PT school is challenging and it can seem to go on forever. But you survive it. You also manage to score a decent GPA in your program because patient care is your calling. You then pass your NPTE on the first attempt.
Now it’s time to find a good physical therapy job – a job that can take care of those huge physical therapy student loans, take care of you, and give you some satisfaction. You became a PT to improve the lives of your patients, but you need to make sure to take care of your own well-being too. A lot of new physical therapists are at risk of burnout because they are not prepared for the real clinical world and the difficult patients and clinic bureaucracies that can make life difficult.
However, there are ways to avoid burnout and enjoy the transition to clinical work.
So let’s talk about what should and should not be done during your first week and probably your first month at work in order to give a good first impression and to also gain happiness and satisfaction from your job. There are key work habits that will put your career in the right direction and that will also help you avoid burnout. These habits are what will help you thrive as a PT in the real world.
Time management is the key to survival in today’s fast paced healthcare environment. In the majority of subacute care settings, you will get your schedule when you start the day. Based on your schedule, you need to manage your time in the facility efficiently.
Planning your day will relieve you of scheduling headaches. The result? Less burnout, more efficiency.
After you get your schedule for the day, make rounds to organize your caseload. Work with patients on what treatment times work for them and discuss if they will bring themselves to the gym for therapy or if you will need to send a tech to help with transportation.
Plan it out
Based on what you learned during morning rounds, plan your day and plan your treatments. This allows for efficient and effective treatment sessions.
You should also plan time for discussions with patients about their progress. You can ask patients to do NuStep, bike for a few minutes, or do ther-ex while you chat with them about the progress they have made thus far in rehab. Patients love to hear how they are doing and they benefit from the time you set aside to talk with them.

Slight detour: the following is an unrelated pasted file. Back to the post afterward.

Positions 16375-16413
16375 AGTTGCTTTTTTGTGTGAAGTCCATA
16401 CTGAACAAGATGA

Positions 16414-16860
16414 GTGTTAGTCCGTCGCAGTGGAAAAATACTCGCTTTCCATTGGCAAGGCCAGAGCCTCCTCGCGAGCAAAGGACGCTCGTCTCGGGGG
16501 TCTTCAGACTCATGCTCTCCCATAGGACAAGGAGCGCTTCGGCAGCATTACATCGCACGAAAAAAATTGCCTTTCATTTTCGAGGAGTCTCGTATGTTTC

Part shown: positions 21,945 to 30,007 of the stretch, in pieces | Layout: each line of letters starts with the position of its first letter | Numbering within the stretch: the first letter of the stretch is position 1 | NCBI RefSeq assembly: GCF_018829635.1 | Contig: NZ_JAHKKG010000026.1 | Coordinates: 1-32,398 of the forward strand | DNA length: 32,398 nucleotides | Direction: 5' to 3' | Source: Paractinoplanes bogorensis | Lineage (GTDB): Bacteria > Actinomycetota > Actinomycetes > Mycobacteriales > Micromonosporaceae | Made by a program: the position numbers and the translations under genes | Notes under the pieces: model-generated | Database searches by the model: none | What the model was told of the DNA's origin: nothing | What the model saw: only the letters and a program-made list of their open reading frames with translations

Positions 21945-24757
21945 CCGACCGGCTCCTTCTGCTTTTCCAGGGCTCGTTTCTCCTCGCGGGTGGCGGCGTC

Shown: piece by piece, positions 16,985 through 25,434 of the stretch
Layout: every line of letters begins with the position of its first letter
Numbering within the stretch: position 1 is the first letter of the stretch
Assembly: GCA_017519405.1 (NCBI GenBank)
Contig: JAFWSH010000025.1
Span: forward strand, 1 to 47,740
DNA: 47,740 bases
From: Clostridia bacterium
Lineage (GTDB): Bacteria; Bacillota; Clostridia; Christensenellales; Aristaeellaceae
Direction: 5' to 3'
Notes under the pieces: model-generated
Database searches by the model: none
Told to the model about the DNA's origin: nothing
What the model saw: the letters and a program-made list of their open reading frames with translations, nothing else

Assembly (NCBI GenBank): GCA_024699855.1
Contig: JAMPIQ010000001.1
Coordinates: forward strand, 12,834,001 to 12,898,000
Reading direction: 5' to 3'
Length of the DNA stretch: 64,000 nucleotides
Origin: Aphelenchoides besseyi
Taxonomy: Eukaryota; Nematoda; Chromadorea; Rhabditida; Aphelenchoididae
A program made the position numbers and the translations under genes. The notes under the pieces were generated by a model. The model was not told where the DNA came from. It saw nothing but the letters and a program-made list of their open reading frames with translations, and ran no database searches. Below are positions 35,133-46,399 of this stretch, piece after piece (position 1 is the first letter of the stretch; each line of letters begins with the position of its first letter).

Complete documentation on the same day
We’ve all had those long and difficult days when we feel too tired to document. We just want to get home and cannot fathom staying a minute later to finish notes. Overall, however, it is better to complete documentation as soon as possible. If you get into the habit of planning time for documentation during the day, you can stay on top of your notes, reduce stress, and avoid burnout.
I have worked with several physical therapists who have told me about their bad experiences at their first jobs as new grads. Many of these poor first experiences are due to lack of communication. As a new grad, remember that no one expects you to know everything. When in doubt, it is best to communicate any uncertainty you might have. The senior PTs on your team are a great resource when you are looking for extra guidance.
It is also important to become comfortable communicating with other care teams. If a patient is having difficulty eating, bring it to the attention of an occupational therapist or a speech-language pathologist. Social workers are a key contact when you are working on discharge planning with a patient. You should contact a physician when you see drastic changes in a patient’s vital signs. Nursing should be notified if a patient complains of a change in status, like an upset stomach.
While communication is of utmost importance with all care teams, you must also remember to communicate with families. Every family member loves to hear good news. When you see a change in functional status, such as a patient being able to walk 50 feet after surgery or after a fall, let a loved one know. It will instill hope and motivation!
Take credit for what you do
This is little tricky. You are a skilled therapist. When a member of a patient’s care team asks you to do something for a patient, turn your therapist brain on and determine whether or not skilled treatment is being asked of you. I always tell my staff that if it can’t be done by anybody else except a physical therapist, than it is skilled therapy.
Do not work during lunch time
You need to relax and take time for yourself. I know that taking a true break for lunch may seem like a waste of time, but setting aside a few minutes to relax and refresh will actually increase your efficiency and help you avoid burnout in the long-term.
When you leave work, have fun and enjoy your life
Do not think about patients, your treatment approaches, or how stressful your day was when you leave work. The work day is over and you deserve to rest. Go out and have fun!
Avoid burnout and have a long and happy career
I hope you find these guidelines useful as you transition to the real world as a physical therapist. It’s important to serve people and be dedicated to your patients, but it is just as important to take care of yourself so that you can be a physical therapist for a long time. Remember that taking the time to improve your own well-being will enhance the care you can deliver to your patients and will overall make you a better physical therapist.